Both a holistic and external focus of attention enhance the learning of a badminton short serve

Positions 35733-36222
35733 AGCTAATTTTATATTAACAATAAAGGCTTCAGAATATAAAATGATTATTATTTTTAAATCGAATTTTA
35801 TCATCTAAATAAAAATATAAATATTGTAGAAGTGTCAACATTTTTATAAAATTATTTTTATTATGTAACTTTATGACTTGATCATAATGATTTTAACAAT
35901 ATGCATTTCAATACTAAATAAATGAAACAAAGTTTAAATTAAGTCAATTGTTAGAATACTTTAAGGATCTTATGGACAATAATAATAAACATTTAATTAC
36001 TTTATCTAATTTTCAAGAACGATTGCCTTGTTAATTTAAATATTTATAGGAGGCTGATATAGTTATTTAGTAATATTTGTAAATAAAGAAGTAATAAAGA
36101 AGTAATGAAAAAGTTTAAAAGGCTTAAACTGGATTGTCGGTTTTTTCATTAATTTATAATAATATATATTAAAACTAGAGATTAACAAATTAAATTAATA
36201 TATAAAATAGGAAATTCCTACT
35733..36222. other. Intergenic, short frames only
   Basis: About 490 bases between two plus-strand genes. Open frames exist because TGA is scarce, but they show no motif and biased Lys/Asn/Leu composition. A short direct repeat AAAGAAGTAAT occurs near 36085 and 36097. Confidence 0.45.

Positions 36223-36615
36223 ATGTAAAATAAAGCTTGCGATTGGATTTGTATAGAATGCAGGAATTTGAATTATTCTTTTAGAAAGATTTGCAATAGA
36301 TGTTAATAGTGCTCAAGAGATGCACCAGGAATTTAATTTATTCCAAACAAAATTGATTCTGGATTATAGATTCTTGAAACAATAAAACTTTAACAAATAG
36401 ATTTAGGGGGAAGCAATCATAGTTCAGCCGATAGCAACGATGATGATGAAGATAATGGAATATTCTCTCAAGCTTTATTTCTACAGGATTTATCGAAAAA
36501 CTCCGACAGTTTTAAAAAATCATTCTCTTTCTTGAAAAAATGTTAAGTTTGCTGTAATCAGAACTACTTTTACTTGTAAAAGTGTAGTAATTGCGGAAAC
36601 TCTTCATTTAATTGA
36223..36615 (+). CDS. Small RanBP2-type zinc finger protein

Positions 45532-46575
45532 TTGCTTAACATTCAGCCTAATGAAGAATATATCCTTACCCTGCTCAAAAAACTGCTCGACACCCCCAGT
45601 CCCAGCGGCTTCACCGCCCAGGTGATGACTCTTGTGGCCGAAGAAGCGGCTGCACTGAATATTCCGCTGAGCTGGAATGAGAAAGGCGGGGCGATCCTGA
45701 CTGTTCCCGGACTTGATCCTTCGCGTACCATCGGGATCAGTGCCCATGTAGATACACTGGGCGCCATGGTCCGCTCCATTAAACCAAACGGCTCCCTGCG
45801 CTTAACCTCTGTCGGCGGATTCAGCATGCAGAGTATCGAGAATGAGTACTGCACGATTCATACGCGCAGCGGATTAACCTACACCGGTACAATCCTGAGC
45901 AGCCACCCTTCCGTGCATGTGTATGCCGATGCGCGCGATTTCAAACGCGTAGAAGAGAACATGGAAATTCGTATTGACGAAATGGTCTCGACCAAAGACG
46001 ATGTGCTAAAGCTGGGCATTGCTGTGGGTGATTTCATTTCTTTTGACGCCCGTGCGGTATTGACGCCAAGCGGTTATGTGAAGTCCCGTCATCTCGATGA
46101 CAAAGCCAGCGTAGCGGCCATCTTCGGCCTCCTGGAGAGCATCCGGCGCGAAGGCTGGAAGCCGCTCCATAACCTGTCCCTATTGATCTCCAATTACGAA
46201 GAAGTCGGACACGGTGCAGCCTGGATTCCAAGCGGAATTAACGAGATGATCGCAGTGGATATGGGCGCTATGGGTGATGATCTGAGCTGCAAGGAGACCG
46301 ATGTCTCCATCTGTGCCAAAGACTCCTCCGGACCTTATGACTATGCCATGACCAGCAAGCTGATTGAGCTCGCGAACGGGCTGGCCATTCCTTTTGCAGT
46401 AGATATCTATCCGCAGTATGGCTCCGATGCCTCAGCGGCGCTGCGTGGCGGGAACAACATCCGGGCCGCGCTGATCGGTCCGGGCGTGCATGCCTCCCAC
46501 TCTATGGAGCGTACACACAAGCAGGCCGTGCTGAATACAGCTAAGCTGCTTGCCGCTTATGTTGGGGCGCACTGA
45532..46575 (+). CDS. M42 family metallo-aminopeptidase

Attentional focus research consistently demonstrates a benefit of an external focus relative to an internal focus. However, this dichotomous comparison may oversimplify the variety of attentional focus strategies a learner uses when acquiring a motor skill. Recent research suggests a holistic focus of attention provides a similar benefit over an internal focus in performing a standing long jump, but the generalizability of this effect is unknown. The purpose of this study was to determine how an internal (IF), external (EF), and holistic focus (HF) and control condition impact the learning of a badminton short serve. Novice participants (N = 60) were randomly assigned to IF, EF, HF, or control groups. They practiced the badminton short serve for 150 trials over 5 days and completed retention and transfer tests 48-h post-acquisition. Serve accuracy was analyzed in separate repeated-measures ANOVAs for acquisition and pretest/retention/transfer. All groups improved accuracy through acquisition with the HF group serving more accurately than the IF and control groups. In retention, the HF and EF group served more accurately than the control group, and in transfer, the HF group was more accurate than the IF and control groups. The present findings suggest a benefit of both a holistic and external focus in the learning of an accuracy-based task.